Councils working on a renewed bid to the government for devolution ahead of the release of government plans due out this month have said they have a “compelling case” ready to go.
The Levelling Up White Paper, which includes the latest plans for English devolution, is due by the end of January and has been touted as including a “bold new policy regime” for tackling regional inequality with local leaders and communities set to be “empowered”.
Talking about the government’s levelling up agenda earlier this month Lincoln MP Karl McCartney predicted that Greater Lincolnshire could become a unitary authority “very soon”, with a central mayor and a group of elected “super councillors”.
A previous bid for a devolution deal was rejected in 2016 after councillors at the time dismissed the idea of having an elected mayor.
The Local Democracy Service asked councils what their latest position was and received a joint statement from all the district councils.
They said the new White Paper presented “an opportunity to reset the relationship between central and local government and give councils more power to deliver effectively on behalf of the areas and communities they serve”.
“The benefits of this approach have been exemplified by the national response to the pandemic, which has been based on the local delivery of priorities within a countrywide framework. It has proven to be effective and responsive and to the benefit of all.
“The ten Councils in Lincolnshire have been working collectively in preparation for the release of the document, with a view to the early submission of a compelling case for devolved powers for the historic area we represent.”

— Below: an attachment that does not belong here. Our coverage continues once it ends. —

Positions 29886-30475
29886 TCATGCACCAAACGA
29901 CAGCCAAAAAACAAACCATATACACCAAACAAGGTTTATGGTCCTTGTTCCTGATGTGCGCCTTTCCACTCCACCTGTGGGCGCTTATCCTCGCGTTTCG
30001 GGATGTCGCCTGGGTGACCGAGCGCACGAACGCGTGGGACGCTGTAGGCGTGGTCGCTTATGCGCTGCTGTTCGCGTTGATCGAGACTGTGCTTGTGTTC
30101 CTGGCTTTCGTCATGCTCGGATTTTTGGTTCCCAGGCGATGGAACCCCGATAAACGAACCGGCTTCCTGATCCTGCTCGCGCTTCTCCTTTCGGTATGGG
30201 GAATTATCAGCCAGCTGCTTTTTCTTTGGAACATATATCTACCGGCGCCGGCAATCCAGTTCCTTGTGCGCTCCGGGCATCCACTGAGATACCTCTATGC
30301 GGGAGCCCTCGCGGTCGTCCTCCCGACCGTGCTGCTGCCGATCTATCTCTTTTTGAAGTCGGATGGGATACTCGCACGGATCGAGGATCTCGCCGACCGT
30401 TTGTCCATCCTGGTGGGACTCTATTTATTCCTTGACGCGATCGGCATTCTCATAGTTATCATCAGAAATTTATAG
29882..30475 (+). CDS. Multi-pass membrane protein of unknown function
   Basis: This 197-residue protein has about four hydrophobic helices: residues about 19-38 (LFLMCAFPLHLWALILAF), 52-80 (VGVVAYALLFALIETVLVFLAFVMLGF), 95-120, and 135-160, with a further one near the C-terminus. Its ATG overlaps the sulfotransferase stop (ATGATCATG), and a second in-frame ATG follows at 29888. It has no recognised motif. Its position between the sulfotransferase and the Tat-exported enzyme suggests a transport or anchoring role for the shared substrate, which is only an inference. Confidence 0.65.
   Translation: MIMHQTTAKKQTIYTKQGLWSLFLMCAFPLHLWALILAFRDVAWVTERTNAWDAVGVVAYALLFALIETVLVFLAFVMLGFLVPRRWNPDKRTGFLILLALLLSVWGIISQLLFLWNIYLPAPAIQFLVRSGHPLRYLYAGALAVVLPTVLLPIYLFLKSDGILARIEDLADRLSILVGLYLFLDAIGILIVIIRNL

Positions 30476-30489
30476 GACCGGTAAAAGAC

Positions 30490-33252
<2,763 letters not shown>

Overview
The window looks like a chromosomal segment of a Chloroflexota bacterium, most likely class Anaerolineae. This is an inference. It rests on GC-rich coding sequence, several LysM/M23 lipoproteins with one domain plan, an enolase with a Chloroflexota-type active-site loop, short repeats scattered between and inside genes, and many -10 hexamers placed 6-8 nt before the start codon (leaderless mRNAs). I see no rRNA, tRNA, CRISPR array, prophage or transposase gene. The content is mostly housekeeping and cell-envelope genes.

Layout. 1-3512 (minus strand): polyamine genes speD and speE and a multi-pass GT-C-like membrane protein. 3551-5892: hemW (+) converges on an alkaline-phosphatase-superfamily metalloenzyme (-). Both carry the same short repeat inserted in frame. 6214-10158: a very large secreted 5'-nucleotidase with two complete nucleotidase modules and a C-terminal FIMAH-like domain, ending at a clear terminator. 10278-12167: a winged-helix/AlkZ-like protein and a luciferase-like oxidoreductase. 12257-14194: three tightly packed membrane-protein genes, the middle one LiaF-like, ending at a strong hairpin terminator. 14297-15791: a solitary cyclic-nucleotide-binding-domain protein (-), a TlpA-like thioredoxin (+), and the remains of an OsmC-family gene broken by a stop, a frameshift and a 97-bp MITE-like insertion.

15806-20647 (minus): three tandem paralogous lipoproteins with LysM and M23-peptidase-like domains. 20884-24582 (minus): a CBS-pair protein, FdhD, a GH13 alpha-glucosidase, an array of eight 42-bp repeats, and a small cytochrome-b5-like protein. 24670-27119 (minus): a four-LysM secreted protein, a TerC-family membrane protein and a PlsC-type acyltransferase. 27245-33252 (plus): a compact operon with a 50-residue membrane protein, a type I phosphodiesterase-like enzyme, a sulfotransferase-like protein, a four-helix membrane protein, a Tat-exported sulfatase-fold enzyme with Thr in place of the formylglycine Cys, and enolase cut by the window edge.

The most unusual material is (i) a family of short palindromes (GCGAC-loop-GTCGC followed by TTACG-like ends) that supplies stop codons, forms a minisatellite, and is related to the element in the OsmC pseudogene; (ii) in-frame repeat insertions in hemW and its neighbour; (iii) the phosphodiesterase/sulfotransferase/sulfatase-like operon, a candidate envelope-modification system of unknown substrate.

They did not reveal details of what was in the case but said it would reflect “our shared ambition for continued progress in all of our delivery responsibilities”.
“Not to do so would, without doubt, be a huge missed opportunity to secure our future prosperity,” they added.
Cllr Martin Hill, leader of Lincolnshire County Council said; “All the councils in Lincolnshire have jointly put an expression of interest into the government on devolution.
“Governance has not been discussed as we are waiting on the White Paper, now promised later in the month.”
Mr McCartney himself had some strong opinions on the plans, telling The Lincolnite: “The county council and others at district level can argue about what the structure should be, whether turkeys vote for Christmas or not we’ll see, but I personally think the only way forward is one unitary.
“I can see one unitary with a mayor and maybe the London model of assembly members. But actually it forms three to four super councillors per constituency, that’s 40 people with a mayor as well. 40 people elected to talk about Lincolnshire, and I’m hoping we’re gonna get really good people, because that’s what you want in politics, you really need the people to actually deliver.”
“I’m saying wake up and smell the coffee Lincolnshire, we’re going to have a mayor,” he later added.